Our Lady of Guidance

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Our Lady of Guidance
Nuestra Señora de Guia
Patroness of Overseas Filipino Workers
The venerated image with the Pandan leaves associated with her discovery by early Filipino pagans.
Location Ermita, Manila, Philippines
Date 19 May 1571
Witness Ferdinand Magellan
Type Molave wood
Holy See approval Pope Paul VI
Shrine Our Lady of Guidance Archdiocesan Shrine
Patronage Navigators, travellers, seafarers
Attributes pandan leaves, open hands, marshal's baton, dark skin and Chinese features

Our Lady of Guidance (Spanish: Nuestra Señora de Guia) is a 16th-century image of the Blessed Virgin Mary depicted as the Immaculate Conception that is widely venerated by Filipino Roman Catholics. The wooden Black Madonna statue is considered as the oldest Marian statue in the Philippines, and is believed to have been originally brought to the islands by Ferdinand Magellan (along with Santo Niño de Cebú) in the early 16th century. Locally venerated as patroness of navigators and travelers, the image is enshrined at the Our Lady of Guidance Archdiocesan Shrine, commonly known as the Ermita Church, in the Ermita area of the City of Manila.

Description[edit]

Made of molave (Vitex cofassus) wood, the statue stands about 50 centimetres (20 in) and is characterized by dark skin with a long, light brown hair. She is dressed in both a manto and a stylized tapis, the traditional wraparound skirt of Filipino women. Among her regalia is a scepter, a set of jewels given by Archbishop of Manila Cardinal Rufino Santos in 1960,[1] and a golden crown donated by Pope Paul VI during his visit to the Manila Cathedral on May 16, 1971.

History[edit]

The image enshrined above the high altar.

According to the Anales de la Catedral de Manila, the crew of Miguel López de Legazpi discovered a group of animist natives worshiping a statue of a female figure, later identified as the Virgin Mary along the seaside of what is now Ermita. Later accounts claimed the statue was brought by Ferdinand Magellan in 1521 and was given as a gift to Rajah Humabon, whose realm included what is now Cebu City.[2] Local folklore meanwhile recounts the Spaniards witnessing natives venerate the statue, which was placed on a trunk surrounded by pandan plants. This is remembered today by the placement of real or imitation pandan leaves around the image's base as one of its iconic attributes. The statue is notable for its narrow, almond-shaped eyes, which some consider evidence of a Chinese origin for the statue.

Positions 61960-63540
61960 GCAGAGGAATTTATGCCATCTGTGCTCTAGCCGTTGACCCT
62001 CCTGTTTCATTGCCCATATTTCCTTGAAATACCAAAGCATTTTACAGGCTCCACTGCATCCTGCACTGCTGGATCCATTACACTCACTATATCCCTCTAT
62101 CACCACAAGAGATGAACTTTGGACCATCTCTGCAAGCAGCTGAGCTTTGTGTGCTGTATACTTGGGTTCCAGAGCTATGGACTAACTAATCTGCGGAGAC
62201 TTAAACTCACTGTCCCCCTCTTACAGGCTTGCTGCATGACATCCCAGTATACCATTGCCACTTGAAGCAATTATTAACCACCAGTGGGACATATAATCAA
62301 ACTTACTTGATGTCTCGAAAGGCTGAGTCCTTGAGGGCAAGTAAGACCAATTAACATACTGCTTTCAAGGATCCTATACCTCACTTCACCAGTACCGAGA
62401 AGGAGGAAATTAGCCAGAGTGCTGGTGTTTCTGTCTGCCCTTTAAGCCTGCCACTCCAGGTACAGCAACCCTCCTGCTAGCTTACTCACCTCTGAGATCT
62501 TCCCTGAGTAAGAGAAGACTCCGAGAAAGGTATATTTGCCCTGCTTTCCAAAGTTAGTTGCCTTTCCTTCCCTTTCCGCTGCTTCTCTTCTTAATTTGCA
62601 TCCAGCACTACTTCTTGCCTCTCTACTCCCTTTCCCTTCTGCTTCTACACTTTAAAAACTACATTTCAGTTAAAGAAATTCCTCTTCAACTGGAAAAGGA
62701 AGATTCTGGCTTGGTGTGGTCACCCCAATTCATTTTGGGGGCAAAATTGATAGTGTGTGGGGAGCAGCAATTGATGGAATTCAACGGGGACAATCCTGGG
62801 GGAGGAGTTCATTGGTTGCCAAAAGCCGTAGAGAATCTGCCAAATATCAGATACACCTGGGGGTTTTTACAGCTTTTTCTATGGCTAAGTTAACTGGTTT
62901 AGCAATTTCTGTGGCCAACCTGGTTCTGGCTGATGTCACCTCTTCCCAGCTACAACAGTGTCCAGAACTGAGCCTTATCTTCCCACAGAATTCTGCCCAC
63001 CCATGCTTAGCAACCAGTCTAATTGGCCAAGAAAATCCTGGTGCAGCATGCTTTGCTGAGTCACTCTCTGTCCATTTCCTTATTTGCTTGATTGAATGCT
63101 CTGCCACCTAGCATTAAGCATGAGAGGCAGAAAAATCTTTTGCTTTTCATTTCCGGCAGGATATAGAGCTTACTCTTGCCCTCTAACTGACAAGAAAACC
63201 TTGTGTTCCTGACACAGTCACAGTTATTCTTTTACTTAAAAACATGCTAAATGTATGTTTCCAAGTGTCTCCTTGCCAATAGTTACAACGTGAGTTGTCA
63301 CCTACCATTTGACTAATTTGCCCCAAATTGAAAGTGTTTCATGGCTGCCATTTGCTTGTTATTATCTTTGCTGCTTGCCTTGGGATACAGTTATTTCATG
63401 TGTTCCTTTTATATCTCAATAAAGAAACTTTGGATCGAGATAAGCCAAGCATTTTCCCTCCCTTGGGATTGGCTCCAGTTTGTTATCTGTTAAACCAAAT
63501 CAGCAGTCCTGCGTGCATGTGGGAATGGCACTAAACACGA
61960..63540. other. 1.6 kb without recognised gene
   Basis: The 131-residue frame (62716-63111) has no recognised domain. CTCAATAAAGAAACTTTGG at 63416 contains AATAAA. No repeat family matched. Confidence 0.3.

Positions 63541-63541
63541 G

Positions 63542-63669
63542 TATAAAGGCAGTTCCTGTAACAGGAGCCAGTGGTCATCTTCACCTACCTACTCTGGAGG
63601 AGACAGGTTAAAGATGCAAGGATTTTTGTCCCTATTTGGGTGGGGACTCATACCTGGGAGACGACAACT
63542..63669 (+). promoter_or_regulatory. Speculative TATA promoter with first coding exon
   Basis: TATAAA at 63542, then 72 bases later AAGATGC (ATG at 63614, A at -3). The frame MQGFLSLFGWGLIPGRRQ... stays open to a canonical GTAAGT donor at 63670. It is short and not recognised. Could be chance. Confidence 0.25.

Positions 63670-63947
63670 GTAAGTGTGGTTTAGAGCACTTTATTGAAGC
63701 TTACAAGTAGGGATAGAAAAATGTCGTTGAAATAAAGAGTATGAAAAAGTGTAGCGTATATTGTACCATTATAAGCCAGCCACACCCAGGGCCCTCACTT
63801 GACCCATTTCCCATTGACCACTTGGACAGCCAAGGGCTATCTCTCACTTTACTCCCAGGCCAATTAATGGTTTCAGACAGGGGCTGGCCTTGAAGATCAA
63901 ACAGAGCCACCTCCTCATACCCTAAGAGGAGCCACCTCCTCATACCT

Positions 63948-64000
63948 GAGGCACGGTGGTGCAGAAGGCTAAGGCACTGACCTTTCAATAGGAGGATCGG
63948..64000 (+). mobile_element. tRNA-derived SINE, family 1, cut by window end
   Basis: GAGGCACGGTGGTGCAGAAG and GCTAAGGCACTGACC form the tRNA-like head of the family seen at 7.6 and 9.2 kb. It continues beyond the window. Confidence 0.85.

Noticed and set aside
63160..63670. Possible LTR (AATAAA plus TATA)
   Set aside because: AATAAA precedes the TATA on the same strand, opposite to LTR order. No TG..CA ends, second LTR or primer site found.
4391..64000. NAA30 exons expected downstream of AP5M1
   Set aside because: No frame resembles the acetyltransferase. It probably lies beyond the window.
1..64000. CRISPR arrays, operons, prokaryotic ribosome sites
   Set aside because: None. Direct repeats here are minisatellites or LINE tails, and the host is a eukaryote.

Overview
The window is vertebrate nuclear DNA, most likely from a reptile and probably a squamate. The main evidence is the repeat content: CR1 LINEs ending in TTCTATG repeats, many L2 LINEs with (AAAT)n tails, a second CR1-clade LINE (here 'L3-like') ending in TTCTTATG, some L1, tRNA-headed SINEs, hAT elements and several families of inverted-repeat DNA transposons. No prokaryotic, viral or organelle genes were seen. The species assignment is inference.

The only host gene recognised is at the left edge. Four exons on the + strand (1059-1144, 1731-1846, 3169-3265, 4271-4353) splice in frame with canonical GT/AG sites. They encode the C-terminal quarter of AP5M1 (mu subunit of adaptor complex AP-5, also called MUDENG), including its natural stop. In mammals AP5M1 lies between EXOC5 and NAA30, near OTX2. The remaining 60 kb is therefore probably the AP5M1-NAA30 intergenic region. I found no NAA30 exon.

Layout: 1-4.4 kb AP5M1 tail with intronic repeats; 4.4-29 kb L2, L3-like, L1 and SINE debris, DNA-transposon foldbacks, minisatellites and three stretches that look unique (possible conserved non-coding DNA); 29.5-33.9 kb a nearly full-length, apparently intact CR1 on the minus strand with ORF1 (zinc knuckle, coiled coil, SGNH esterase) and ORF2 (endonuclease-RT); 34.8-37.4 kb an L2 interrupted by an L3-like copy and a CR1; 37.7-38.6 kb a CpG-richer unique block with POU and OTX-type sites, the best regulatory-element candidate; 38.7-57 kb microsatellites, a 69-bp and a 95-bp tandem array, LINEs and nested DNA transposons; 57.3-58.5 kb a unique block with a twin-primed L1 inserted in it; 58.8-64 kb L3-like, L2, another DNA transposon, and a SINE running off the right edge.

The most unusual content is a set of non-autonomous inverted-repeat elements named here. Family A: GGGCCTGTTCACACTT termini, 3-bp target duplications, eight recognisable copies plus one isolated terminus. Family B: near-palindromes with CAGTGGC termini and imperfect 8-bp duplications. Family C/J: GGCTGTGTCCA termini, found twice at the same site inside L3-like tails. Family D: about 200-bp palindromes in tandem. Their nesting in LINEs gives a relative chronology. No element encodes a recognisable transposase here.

On May 19, 1571, the sovereigns Rajah Sulaiman III and Rajah Matanda ceded the Kingdom of Maynila to the Spanish Empire, with López de Legazpi consecrating the city to both Saint Pudentiana and Our Lady of Guidance.[3] In 1578, Phillip II of Spain issued a royal decree invoking Our Lady of Guidance to be "sworn patroness" of Manila, making her the city's titular patroness. The statue was first enshrined in Manila Cathedral inside the walled city of Manila until 1606, when the first parish compound was built on the present shrine's site. Called La Hermita ("The Hermitage"), it was originally made of bamboo, nipa, and molave wood. It was later rebuilt with stone but suffered damaged in an earthquake in 1810.

In 1897, a novena book titled Pagsisiyam sa Nuestra Señora de Guia ("Novena to Our Lady of Guidance") was published by the Pontifical and Royal University of Santo Tomas in Manila. The prayer book mentioned that the statue was originally worshiped by natives who found it sitting on a trunk, and built a roof above the surrounding Pandan trees. It condemned them for their polytheism and witnessed accounts of murder. The original feast of the image was celebrated on 18 December, but was moved to its present date when a rainstorm hit Manila Cathedral in February 1771.[4]